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What Colors Are Pleasing to Kids With Sensory Issues?

by Carissa Lawrence, studioD

As adults, we often associate childhood with vibrant, bold colors like red and yellow. However, for kids with sensory issues, these colors can be overwhelming and distracting. Though some children with sensory processing issues experience it in the form of under-sensitivity, most kids with sensory issues are affected by being overly sensitive to sights, sounds, smells and other types of stimulation. According to the University of Minnesota's InformeDesign newsletter, experts believe that certain colors have a calming effect which may be pleasing to kids with sensory issues.

Cool Colors

Cool colors like blue and green may be pleasing to kids with sensory issues. The color blue is said to be helpful in stress management because it invokes feelings of peace and tranquility. In particular, dark blue is associated with reducing stress, according to Dr. Edward F. Group, the founder of the Global Healing Center in Texas. Green is also thought to be a calming color, representing nature and growth. Kids with sensory issues may find shades of green pleasing and rejuvenating.

Earth Tones

Earth tones include shades of the colors brown, tan, warm grey and green. Especially in living areas, the colors of the earth can provide kids with a sense of comfort. According to the Feng Shui Society, the color brown is thought to promote relaxation and a sense of security, while grey is said to act as a shield from outside influence. Kids with sensory issues may also enjoy the neutrality of earth tones.


Lighter pastel hues of pink and violet have also been found to have calming effects. According to "Implications," a InformeDesign newsletter from the University of Minnesota, pastel pink "has been shown to be a favorable color for people with learning disabilities." According to the same newsletter, researchers have found that many children with sensory disorders see colors with "greater intensity" and so bright colors may appear "nearly fluorescent," making pastels much easier on their eyes.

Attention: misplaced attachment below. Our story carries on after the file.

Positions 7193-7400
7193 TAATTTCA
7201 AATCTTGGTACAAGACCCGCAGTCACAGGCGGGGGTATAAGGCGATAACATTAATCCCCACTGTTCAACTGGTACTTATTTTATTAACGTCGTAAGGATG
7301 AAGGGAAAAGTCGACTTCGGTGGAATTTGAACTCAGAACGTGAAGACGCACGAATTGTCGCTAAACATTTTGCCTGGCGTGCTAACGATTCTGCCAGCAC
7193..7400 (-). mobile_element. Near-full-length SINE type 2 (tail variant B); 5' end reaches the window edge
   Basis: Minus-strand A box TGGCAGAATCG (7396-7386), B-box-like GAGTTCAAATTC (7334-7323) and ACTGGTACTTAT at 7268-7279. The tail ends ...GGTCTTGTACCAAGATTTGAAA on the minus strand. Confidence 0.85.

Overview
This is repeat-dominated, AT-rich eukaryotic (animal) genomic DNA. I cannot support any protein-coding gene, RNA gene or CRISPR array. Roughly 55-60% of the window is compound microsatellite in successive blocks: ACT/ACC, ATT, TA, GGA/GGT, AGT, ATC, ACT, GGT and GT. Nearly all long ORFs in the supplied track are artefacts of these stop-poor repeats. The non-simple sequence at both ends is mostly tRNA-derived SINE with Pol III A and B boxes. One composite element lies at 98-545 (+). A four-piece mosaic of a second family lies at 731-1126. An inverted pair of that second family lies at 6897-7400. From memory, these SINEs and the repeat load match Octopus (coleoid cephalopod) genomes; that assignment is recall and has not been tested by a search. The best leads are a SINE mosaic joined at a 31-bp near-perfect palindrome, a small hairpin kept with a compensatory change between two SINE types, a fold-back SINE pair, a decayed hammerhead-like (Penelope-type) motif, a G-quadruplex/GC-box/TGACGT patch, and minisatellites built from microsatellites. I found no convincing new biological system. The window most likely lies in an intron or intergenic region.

Colors to Avoid

Kids with sensory issues may have problems with bright colors such as red, orange, yellow and purple, as the brightness can be too intense for them. Bright white can also be disturbing to kids with sensory issues and may increase anxiety. When colors and patterns are too chaotic or bright, it creates a very distracting environment for kids with sensory issues, according to the "Implications" newsletter.


Light has the ability to change the way colors look. For kids with sensory issues, fluorescent lights can be upsetting and distracting by creating glares or by flickering. Children with sensory issues respond well to natural light. Diffusing light by using pastel light bulbs and lamps that point upward can help create a more pleasing atmosphere for kids with sensory issues.

About the Author

Based in Gainesville, Carissa Lawrence is an experienced teacher who has been writing education related articles since 2013. Lawrence holds a master's degree in early childhood education from the University of Florida.

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